Friday, February 4, 2011

feminists were wrong.

I've decided the other day that feminists were wrong.
Now, I don't mean to demean the general consensus that a woman's place in (particularly post-WWII) society was greatly diminished, humiliating and alienating. It was indeed these things and women felt they needed to do something about it. However, their reaction to this situation just got them into an even worse circumstance. In other words, they were right about there being a problem, but wrong on the solution.


I was listening to NPR and a story came on about a woman who wrote a non-fiction book on the impacts of the 1963 book The Feminine Mystique. I got the sense that during WWII women felt empowered; they learned to work in factories, plant victory gardens, re-work family recipes around rations, raise their kids - they could do it all and were recognized for their efforts. 
But after the boys came home and the baby boomer generation was in utero, things began to shift for women. They were barefoot and pregnant in the kitchen while their husbands went of to work. Now, I can see why women would think that getting out of the house and into the workplace would make them feel alive again. They were once empowered through the war effort, and now they felt trapped by the trappings of motherhood.

However, there was, at that time, a major shift happening in American society which I think was the actual cause of the women's pain: the rise of consumerism. Shortly after WWII the government's economists were looking for ways to boost the economy. One economist and retail analyst, Victor Lebow, wrote this in the 1955 Journal of Retailing:

Our enormously productive economy demands that we make consumption our way of life, that we convert the buying and use of goods into rituals, that we seek our spiritual satisfactions, our ego satisfactions, in consumption. The measure of social status, of social acceptance, of prestige, is now to be found in our consumptive patterns. The very meaning and significance of our lives today expressed in consumptive terms. The greater the pressures upon the individual to conform to safe and accepted social standards, the more does he tend to express his aspirations and his individuality in terms of what he wears, drives, eats- his home, his car, his pattern of food serving, his hobbies.... We need things consumed, burned up, worn out, replaced, and discarded at an ever increasing pace. We need to have people eat, drink, dress, ride, live, with ever more complicated and, therefore, constantly more expensive consumption.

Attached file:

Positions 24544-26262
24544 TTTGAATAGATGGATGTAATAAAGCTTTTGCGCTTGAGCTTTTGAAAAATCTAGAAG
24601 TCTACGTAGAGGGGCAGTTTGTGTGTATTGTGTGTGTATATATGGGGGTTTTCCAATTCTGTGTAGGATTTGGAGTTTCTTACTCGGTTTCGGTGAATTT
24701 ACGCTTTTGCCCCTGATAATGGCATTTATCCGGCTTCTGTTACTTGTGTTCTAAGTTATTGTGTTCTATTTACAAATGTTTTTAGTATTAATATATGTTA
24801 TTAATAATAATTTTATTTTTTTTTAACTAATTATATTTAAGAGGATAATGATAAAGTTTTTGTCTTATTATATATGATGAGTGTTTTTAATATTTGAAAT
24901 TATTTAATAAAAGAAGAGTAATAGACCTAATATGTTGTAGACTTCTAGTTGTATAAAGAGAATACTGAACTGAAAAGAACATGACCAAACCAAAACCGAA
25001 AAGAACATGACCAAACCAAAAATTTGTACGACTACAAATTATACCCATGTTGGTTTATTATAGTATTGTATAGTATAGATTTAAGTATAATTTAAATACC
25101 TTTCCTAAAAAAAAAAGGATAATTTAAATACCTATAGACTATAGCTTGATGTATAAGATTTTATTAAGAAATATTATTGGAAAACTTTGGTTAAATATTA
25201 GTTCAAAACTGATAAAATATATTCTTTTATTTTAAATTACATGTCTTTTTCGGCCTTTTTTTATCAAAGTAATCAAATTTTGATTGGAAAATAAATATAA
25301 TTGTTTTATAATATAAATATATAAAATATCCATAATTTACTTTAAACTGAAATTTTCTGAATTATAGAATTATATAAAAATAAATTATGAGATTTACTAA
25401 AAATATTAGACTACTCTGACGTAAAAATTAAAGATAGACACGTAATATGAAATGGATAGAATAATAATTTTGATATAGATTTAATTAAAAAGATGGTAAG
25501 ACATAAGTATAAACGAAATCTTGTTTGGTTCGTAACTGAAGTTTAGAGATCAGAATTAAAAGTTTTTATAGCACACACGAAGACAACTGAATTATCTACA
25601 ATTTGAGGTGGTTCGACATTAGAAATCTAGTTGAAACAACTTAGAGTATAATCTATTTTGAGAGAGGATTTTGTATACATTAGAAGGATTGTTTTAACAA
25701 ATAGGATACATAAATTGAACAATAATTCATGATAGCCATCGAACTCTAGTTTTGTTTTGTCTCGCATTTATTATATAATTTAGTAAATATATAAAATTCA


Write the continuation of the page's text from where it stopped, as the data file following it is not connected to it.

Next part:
If that isn't just the most hideous thing! I think that what was actually happening to women post-WWII is that all aspects of motherhood were being commodified: formula instead of breast milk, TV dinners instead of home cooking, cheap clothing instead of sewing and mending, etc. All of the most meaningful and creative acts of motherhood, those things that you have made with your hands to sustain your husband and children, were now products to be made by some corporation to be consumed. Their autonomy came in the form of which vacuum or canned soup to buy, and so they became alienated from all those things that made them feel alive.
Given that context, it was no wonder these women were unhappy. 

The real tragedy of this whole situation is that the women who read The Feminine Mystique and started the feminist revolution got the answer wrong and actually trapped women in the very cycle that caused them pain originally. They entered the workforce.

So what has resulted from this? They are now working to pay a stranger to raise their kids, working too hard to cook or breastfeed (even if they wanted to) so they now consume even more and are more alienated from motherhood, and now it has come to the point that it is not a choice for women to work - two household incomes are necessary to stay afloat when supporting any children.

It is this cycle of slavery that women bought into: the dream of the career and meaning outside of the home has made women more alienated from themselves, their children, and all of those things that make human beings feel alive.

So, I say: women, it's time to go back home. Find a way to consume (*way*) less, and start leaning the household arts. I cannot describe the feeling of meaning and satisfaction I get from turning raw vegetables into a meal that sustains me and my family (not to mention how it feels when that veggie came from your own garden!). If you choose to grow veggies, cook, raise your own kids, buy less junk then you will probably cut down expenses enough to work only part time. Imagine a world where you work less and buy less but are more. Consider this a new feminist manifesto.

1 comment:

Jonathan Evatt said...

Nice blog Ashley. I've really enjoyed reading, albeit briefly, what you've shared. Particular this post on the Feminist movement. It's nice, and rare (in my experience) to hear a women speaking to this in the way you have. You've succinctly put into words something I often share with people in talks, workshops, etc.
It is my understanding that much of the feminist movement was the result of it being intentionally and skill-fully "hijacked" by those behind the major corporations in the USA... to do exactly what you've described.

The net result? We made dysfunctional men out of many previously functional (relatively so) women. The workforce increased, consumerism increased, consumption of mass produce foods and other home products went up big time... etc. etc.

Again... nice blog. Thanks for sharing your light are attention to Life.

You may enjoy some of my writings... much is posted on my website.

With heart,

Jonathan